Monday, December 22, 2014

Rauhnacht and Krampus!

We stumbled into something last Saturday night and have spent the last few days trying to understand what it was. We took a visiting friend to our local Christmas market at Forst Kasten, a large beer garden very near our house. It’s a lovely setting, surrounded by woods on all sides. We can walk there on a trail from our house, or drive a few minutes when it’s colder. We’ve been to the Christmas market there before; tented stalls, a live animal nativity scene, little fire pits. But last Saturday night was different.
It was rauhnacht. We saw a demon on a sign for the Christmas market. It was a bit of a disconnect but truth be told, many things here are for me.We got our pretzels and brats and gluhwein, and only then noticed a crowd ringed around an open space. We heard drums banging, bells clanging. We saw flashes of fire but it was too crowded to see much. Phil wandered off trying to see what was going on.
And what was the performance? Well….Adam seemed to know about it from German class. He definitely knew the name. Krampus, taken from the German word “krampen” or claw. Royce kept telling me she heard “hex”, the German word for witch. She saw a sign that said witches and goblins got into the event for free.The kids knew that the krampus was the bad guy who went along with St. Nicholas, scaring the kids into stopping their naughty ways. This was not just a little scary; this was way scary. Big men dressed in masks with bells and whips. A lot of good frightening energy that I would like to see at Halloween when there is nothing going on here!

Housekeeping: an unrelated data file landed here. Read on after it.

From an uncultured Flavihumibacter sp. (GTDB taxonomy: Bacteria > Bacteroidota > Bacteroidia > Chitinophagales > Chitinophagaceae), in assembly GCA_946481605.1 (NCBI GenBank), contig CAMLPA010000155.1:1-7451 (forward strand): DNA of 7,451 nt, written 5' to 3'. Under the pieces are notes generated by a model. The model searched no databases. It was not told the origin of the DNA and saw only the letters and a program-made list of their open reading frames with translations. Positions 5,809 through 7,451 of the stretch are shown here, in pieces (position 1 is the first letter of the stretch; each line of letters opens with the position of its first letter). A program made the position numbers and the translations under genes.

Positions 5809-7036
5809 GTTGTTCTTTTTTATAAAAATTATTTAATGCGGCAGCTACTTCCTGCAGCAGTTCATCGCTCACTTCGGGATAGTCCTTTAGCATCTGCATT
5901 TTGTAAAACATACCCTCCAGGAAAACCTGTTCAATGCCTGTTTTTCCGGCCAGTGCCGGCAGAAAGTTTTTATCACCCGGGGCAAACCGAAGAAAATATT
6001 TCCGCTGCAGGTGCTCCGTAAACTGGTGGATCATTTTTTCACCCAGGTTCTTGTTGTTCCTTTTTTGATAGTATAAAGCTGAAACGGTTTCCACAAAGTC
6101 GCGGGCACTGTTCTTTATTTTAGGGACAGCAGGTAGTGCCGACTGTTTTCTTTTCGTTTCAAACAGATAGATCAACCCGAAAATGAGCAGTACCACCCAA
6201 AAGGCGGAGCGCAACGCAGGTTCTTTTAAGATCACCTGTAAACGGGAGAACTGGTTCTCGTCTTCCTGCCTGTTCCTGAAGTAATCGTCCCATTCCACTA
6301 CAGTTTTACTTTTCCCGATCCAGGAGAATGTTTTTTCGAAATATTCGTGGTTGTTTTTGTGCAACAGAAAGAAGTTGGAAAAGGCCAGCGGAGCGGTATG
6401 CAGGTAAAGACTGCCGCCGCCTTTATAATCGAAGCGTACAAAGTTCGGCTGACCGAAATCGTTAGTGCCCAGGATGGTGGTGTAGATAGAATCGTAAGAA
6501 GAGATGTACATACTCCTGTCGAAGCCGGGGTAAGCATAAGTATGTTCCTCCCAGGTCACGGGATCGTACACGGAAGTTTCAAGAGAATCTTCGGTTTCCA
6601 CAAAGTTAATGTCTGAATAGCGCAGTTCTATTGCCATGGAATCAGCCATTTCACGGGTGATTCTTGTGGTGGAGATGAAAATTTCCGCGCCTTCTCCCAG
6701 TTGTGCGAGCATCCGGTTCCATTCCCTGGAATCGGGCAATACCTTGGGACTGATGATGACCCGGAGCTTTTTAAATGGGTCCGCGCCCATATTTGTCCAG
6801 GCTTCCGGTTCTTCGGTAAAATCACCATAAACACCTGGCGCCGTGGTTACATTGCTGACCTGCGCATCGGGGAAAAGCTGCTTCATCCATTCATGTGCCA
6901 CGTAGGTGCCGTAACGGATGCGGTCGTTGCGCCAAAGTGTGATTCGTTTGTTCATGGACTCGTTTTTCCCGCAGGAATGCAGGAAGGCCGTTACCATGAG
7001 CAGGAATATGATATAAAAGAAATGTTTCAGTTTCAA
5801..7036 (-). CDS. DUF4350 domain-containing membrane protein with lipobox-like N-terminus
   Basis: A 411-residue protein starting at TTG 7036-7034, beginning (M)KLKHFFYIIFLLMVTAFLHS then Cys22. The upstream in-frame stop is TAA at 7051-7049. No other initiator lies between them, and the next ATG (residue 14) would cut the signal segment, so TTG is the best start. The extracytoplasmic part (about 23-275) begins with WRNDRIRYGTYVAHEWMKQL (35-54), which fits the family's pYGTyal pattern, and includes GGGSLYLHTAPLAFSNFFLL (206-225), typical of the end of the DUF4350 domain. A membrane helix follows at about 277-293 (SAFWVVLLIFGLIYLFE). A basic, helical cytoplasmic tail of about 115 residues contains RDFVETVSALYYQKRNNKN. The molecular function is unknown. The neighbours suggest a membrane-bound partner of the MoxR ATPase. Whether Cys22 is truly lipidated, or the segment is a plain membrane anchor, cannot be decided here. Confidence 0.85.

Basically, rauhnacht is the night krampus  come out, scare people and take the bad people away. Krampus gangs were everywhere, in furry costumes, troll heads and flashing lots of teeth. Like street performers, each group got a few minutes on the stage. The other groups wandered around in the crowd. Apparently this is a Bavarian tradition but one that has roots in lots of European cultures. More widely known is the wild men (of similar costume) who come at New Year’s to scare away evil spirits from the year ahead.
While we were looking at nativity scenes, a group of beast men came along, their eyes glowing electrically red behind their masks. Phil and the twins moved in closer, with the idea that Phil would get a photo of the kids with a krampus. (note photo above sans twins).  Somehow, a krampus grabbed Royce during the photo shoot. He put her in a neck hold, rubbed something on her hair and started to drag her off. He whipped her (lightly) as she ran away, sobbing. We talked her down but she was done with rauhnacht. We crowded around her as we moved toward the car park. Sure enough, another krampus made eye contact with us, looked like he was going to approach us but diverted. We hustled to the car, locking ourselves in. Definitely  a frightening night for all, even adults escorting the scared child away!But we’ve seen a lot of good behavior since then. We’ve had diminishing returns on the “be good, Santa is watching” thing. The krampus might have more staying power, possibly even into the upcoming teenager years.


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